Finding Success in our Identity

Quotation-Timothy-Keller-failure-work-success-identity-Meetville-Quotes-39615The life of a youth pastor can often be very grueling and exhausting. I have asked myself several times, ‘What is the point to all of this?’ Many churches expect youth pastors to perform and produce tons of success!

But, does success in ministry come out of what you do or who are you? How do you view success? How do define success? Is it based on a number, a positive emotion, or through your identity? If you do not meet expectations do you deem yourself a failure? Is success measured by how much attention or positive feedback you receive after accomplishing a task?

It is easy to get caught up in the unrealistic expectations that are placed on our lives and ministries. Church leaders place high expectations on our ability to grow numbers and see lives changed that often times expand beyond our capabilities and control. Those closest to us often expect us to be able to drop anything and everything to meet their needs. Parents expect us to raise their students in the admonition of the Lord. They place the majority of spiritual responsibility on our shoulders. Students expect us to be the father they never had, the best friend they wish they could have, and their spiritual replacement for God.

Attempting to fully meet these expectations will often lead us to living out of fear and guilt, which then leads us to completing a whole bunch of tasks to seek the approval of others. Nobody wants to be in bad standing with his or her boss. Nobody wants to disappoint close family or friends. No youth pastor desires to have a parent upset or angry because his or her child has not received enough personal attention. The majority of youth ministry leaders are naturally people pleasers who want to maintain a sense of happiness and peace in every area of life.

Fulfilling tasks can easily lead to growth, which deems us as ‘successful.’ Our ministries are growing numerically. Our families seem happy to somebody on the outside. We might even get a raise or promotion!

But instead of finding success as numerical growth or happiness, we must base our success on our identity in Christ! Are we living a life worth imitating? Are we producing disciples and leaders who truly care for people? Are our families living on mission for the cause of Christ? Do the parents within our ministry truly understand what it means to be the pastors of their home?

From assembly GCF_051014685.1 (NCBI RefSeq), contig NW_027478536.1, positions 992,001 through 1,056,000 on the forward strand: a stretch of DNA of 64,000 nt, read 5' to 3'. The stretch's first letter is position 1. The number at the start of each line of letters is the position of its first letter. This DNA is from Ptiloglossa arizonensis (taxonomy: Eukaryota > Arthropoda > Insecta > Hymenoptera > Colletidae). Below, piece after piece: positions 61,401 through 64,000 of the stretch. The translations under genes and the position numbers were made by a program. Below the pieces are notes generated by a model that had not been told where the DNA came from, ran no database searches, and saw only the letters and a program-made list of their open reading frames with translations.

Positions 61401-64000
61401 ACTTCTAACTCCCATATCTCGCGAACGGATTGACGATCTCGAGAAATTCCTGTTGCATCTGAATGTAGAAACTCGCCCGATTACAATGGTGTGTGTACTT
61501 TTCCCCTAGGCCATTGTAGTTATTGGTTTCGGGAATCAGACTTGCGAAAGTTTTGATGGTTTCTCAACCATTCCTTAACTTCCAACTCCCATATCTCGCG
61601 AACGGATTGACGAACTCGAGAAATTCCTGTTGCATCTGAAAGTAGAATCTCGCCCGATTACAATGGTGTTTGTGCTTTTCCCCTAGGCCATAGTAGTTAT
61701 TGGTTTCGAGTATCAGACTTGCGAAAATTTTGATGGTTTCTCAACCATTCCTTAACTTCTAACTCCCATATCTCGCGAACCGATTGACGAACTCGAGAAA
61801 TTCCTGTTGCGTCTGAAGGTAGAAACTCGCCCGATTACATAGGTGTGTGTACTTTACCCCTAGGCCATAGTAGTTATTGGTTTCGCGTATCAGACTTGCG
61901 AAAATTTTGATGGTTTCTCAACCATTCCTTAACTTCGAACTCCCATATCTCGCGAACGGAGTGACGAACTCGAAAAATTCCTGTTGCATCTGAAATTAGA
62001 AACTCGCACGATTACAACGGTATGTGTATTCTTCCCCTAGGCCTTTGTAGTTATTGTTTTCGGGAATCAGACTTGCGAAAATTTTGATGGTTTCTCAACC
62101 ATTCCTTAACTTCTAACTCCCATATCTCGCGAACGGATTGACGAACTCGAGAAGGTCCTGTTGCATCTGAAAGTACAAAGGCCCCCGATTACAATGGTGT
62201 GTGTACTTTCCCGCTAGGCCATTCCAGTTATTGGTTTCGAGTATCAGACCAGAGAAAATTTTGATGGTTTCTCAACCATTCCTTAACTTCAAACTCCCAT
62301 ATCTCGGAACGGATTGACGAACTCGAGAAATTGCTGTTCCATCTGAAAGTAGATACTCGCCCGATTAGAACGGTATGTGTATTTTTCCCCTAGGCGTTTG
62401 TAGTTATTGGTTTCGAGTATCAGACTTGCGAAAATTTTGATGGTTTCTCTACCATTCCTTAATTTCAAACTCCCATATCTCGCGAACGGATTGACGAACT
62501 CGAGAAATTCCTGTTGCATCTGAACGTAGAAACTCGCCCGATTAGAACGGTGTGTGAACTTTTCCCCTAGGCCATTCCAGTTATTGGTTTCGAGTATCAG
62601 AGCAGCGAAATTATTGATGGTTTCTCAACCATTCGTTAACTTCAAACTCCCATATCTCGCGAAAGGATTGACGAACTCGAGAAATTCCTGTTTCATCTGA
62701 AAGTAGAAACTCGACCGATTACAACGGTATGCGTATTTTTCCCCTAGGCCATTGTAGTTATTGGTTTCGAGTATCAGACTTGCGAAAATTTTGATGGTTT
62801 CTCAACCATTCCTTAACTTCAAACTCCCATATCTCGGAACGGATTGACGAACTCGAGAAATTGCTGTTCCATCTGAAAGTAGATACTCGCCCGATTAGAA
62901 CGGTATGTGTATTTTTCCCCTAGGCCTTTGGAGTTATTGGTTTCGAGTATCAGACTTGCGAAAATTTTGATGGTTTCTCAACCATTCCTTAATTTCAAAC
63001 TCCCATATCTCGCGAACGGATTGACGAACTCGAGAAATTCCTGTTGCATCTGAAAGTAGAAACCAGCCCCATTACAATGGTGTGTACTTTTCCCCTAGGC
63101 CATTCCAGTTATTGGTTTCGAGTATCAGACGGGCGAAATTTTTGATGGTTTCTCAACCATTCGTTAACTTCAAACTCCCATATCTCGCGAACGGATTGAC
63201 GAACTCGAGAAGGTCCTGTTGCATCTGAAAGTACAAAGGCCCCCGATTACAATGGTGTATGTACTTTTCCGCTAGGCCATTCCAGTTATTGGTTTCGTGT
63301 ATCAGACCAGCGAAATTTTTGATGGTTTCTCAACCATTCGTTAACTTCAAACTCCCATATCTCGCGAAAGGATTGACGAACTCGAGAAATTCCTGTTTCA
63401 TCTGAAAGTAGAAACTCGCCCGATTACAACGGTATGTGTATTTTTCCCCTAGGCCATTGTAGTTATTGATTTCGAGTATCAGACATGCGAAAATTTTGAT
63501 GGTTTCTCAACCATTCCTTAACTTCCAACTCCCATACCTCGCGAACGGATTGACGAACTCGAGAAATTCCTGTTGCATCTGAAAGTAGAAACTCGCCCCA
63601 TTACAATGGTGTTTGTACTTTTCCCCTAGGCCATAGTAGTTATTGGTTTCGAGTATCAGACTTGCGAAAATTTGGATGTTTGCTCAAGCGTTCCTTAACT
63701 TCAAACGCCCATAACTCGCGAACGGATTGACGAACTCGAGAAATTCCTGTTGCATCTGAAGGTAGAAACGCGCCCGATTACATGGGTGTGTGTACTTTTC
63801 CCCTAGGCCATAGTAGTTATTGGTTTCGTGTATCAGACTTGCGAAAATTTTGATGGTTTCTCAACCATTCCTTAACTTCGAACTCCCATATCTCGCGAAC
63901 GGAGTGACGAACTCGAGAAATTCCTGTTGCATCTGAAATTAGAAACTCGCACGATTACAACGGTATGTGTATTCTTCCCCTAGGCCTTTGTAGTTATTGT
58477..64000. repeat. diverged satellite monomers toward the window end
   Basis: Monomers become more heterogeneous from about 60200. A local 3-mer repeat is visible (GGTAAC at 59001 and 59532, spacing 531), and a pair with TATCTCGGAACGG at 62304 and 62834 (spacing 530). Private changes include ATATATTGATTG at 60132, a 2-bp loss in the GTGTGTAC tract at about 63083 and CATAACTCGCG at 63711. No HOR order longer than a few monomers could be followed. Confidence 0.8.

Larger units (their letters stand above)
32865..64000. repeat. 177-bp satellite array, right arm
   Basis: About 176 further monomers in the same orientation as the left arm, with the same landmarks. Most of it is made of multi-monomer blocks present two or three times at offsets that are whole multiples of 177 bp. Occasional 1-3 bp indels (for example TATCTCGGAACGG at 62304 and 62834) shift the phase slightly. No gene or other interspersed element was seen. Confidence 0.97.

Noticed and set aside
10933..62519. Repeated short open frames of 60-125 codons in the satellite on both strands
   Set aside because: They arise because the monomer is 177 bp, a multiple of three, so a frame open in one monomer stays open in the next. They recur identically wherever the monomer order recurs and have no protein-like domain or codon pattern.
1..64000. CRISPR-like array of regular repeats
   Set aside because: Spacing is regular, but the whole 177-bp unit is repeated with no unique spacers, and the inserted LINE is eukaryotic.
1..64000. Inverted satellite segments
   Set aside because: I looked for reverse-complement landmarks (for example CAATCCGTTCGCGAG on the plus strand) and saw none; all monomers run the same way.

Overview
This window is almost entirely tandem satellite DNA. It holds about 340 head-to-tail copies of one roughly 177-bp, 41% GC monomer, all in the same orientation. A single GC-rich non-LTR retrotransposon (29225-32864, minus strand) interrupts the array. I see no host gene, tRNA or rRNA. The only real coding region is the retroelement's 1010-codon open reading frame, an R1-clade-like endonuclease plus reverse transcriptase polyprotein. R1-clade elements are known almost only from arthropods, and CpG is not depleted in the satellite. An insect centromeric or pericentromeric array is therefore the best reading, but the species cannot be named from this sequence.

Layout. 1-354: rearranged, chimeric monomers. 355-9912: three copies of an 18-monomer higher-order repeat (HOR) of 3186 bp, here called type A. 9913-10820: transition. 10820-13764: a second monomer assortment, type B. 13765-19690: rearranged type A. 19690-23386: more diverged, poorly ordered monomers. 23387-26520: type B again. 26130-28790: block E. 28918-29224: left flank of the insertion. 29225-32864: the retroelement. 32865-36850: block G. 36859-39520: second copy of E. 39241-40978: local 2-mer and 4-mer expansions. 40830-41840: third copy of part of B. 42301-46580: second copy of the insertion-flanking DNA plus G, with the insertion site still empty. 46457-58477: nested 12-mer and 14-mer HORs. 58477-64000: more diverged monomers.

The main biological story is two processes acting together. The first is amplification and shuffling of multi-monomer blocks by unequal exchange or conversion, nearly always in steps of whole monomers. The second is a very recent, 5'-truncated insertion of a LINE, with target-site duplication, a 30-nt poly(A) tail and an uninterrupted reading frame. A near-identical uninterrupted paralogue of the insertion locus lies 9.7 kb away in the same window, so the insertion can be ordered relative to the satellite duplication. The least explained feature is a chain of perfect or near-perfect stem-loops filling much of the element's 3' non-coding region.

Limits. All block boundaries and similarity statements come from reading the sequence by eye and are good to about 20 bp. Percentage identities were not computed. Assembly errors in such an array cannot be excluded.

We often get caught up in unrealistic or unhealthy expectations. We strive to be great and work overtime, but fail to actually abide in Christ and find our identity in Him. Ultimately, we miss the opportunity to produce spiritual fruit based on a relationship with Christ. I have spent quite a bit wrestling through what it looks like to be successful in ministry and to live a life on mission for God.

Matthew 6:21 – For where your treasure is, there your heart will be also.”

Proverbs 4:23 – Above all else, guard your heart, for everything you do flows from it.”

Luke 6:45 – A good man brings good things out of the good stored up in his heart, and an evil man brings evil things out of the evil stored up in his heart. For the mouth speaks what the heart is full of.”

The heart contains our identity. It is what gives us life, purpose, meaning, and value. It is where we find the well-being of our lives. What if we viewed success out of who we are, not out of what we do? What if we truly found our identity in a relationship with Christ and not our position or title? Would our ministries look different? Would our calendars be affected? Would our priorities change as we reflect on who God truly is?

What if we looked at our lives and said, ‘I am not a pastor; I am a follower of Christ. I am not a son or daughter with messed up parents, but a child of God! I am not required to achieve the approval of man, because God has already bought me with a price, stamped His loving approval on my life, and has filled me with His grace and mercy! I am not just a husband or father, but I have been hand-picked by God to be the spiritual leader of my home!’

Imagine the fruit, not growth, we would see if we served, lived, and abided out of our identity in Christ! The ultimate success story is to leave a legacy worth imitating and to have Jesus look at us and say, ‘Well done good and faithful servant!’

At the center of every fruitful story is a heart that finds its identity in a relationship with Christ! An increase in numbers does not equate to success. But increased desires to live like Jesus lived and do as Jesus did will always produce spiritual fruit! Above everything else, we must seek God first! As we pour our heart into a growing relationship with Him, we must seek His approval. Don’t live out of fear of what may be. Prioritize family and develop a culture of accountability through authentic community. Never be afraid to stand up for what is most important!

As followers of Christ, we must trust that His voice is louder than anyone around us! Trust that He has a plan that is greater than you could ever imagine. Ultimately, find success in who you are in Christ, not out of what you can accomplish!

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